Page:Kwaidan; Stories and Studies of Strange Things - Hearn - 1904.djvu/200

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has not been mentioned by any Chinese writer. I mean the atmosphere of Hōrai. It is an atmosphere peculiar to the place ; and, because of it, the sunshine in Hōrai is whiter than any other sunshine, —a milky light that never dazzles, — astonishingly clear, but very soft. This atmosphere is not of our human period: it is enormously old, — so old that I feel afraid when I try to think how old it is;—and it is not a mixture of nitrogen and oxygen. It is not made of air at all, but of ghost, — the substance of quintillions of quintillions of generations of souls blended into one immense translucency, — souls of people who thought in ways never resembling our ways. Whatever mortal man inhales that atmosphere, he takes into his blood the thrilling of these spirits; and they change the senses within him, — reshaping his notions of Space and Time, — so that he can see only as they used to see, and feel only as they used to feel, and think only as they used to think. Soft as sleep are these changes of sense ; and Hōrai, discerned across them, might thus be described : —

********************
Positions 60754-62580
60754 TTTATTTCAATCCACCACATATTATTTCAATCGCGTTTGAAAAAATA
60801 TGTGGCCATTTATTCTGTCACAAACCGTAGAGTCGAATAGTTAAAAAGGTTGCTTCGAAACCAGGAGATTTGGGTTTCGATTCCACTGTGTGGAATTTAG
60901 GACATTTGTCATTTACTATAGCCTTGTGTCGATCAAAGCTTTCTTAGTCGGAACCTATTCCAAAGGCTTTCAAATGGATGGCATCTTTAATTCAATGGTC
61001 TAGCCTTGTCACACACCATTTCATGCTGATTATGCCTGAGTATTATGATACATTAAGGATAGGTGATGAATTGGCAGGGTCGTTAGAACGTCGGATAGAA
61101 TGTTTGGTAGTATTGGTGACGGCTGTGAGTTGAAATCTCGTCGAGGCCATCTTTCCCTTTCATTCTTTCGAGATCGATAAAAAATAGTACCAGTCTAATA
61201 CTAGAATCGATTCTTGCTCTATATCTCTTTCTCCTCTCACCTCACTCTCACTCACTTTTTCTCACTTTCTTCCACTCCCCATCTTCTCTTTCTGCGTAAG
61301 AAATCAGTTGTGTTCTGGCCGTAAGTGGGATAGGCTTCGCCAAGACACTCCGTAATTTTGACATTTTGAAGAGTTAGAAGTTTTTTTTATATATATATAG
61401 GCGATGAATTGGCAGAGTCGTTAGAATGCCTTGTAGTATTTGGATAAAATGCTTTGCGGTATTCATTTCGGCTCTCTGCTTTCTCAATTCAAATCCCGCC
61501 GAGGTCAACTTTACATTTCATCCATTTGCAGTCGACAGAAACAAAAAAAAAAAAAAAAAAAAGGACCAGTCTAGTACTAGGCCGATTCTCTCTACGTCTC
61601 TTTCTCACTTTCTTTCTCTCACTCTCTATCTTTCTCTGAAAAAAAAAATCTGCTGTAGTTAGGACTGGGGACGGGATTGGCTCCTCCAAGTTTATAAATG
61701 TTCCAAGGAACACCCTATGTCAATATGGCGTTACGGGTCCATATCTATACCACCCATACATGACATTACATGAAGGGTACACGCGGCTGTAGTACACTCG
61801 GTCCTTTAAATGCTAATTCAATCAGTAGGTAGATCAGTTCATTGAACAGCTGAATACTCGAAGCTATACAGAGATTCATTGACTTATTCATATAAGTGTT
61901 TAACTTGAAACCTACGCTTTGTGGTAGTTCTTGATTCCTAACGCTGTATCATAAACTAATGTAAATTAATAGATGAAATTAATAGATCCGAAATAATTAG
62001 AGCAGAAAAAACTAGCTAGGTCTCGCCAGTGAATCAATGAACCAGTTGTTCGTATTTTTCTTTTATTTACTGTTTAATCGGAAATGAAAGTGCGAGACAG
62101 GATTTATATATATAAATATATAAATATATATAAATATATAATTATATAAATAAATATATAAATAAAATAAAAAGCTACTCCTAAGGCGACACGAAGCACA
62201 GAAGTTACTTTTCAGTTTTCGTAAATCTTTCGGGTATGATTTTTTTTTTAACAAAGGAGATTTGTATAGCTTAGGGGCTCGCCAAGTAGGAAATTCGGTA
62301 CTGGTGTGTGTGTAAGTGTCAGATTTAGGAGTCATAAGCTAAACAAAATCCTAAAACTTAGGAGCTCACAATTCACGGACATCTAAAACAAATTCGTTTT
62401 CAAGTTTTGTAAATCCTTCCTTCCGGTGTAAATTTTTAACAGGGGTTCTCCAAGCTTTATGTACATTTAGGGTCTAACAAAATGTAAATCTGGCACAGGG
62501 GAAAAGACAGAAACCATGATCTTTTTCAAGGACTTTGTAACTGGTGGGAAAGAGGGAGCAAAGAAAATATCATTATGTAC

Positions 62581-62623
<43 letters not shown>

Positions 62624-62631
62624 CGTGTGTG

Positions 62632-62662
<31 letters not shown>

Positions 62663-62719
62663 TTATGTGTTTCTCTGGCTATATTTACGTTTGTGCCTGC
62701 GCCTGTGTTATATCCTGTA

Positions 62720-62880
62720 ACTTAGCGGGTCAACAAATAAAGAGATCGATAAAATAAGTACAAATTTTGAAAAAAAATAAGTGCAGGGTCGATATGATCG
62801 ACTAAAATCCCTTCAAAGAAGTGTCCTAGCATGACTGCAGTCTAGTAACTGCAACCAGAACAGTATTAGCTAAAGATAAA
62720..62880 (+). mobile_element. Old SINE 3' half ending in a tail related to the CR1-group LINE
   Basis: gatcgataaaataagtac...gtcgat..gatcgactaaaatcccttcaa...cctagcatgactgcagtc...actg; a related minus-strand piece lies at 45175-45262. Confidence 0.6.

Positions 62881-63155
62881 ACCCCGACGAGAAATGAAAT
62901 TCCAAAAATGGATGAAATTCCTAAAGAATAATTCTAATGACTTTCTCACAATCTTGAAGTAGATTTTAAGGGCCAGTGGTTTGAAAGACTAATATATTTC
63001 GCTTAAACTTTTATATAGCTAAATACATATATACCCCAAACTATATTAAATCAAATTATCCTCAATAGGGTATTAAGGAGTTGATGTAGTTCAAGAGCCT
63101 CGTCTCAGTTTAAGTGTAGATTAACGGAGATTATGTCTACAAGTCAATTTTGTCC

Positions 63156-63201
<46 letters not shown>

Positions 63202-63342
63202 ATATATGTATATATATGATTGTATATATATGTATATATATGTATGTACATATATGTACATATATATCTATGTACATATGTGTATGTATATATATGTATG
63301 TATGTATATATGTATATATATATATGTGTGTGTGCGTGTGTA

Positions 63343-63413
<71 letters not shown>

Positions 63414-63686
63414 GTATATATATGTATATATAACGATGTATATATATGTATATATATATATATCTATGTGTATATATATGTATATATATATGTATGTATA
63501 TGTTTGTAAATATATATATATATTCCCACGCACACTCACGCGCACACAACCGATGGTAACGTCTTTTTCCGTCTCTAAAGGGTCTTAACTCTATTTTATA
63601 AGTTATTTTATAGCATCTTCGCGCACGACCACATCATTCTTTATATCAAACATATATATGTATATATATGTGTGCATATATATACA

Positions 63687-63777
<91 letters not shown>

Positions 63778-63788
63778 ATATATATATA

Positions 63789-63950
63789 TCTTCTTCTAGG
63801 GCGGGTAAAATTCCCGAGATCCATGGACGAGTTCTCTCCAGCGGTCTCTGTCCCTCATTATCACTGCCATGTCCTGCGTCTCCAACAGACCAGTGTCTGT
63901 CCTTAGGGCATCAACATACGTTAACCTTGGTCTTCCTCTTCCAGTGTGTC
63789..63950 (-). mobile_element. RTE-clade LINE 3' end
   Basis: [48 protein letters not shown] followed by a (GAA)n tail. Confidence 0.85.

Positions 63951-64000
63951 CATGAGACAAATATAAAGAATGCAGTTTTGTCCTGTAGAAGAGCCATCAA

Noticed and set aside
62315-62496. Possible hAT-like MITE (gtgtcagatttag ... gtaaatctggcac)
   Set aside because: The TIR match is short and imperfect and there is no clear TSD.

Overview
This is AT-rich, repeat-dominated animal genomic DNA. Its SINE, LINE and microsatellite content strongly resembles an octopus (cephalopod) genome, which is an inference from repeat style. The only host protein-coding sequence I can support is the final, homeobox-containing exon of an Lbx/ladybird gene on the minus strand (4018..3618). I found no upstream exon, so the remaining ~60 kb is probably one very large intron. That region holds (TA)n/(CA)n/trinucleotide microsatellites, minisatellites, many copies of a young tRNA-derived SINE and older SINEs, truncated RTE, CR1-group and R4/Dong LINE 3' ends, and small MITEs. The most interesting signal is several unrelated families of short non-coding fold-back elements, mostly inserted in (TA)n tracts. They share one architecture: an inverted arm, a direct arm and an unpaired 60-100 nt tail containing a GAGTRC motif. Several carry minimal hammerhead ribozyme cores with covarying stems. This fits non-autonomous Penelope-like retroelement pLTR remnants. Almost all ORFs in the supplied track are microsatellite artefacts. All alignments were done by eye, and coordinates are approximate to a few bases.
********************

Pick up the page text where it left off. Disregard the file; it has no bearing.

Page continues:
Because in Hōrai there is no knowledge of great evil, the hearts of the people never grow old. And, by reason of being always young in heart, the people of Hōrai smile from birth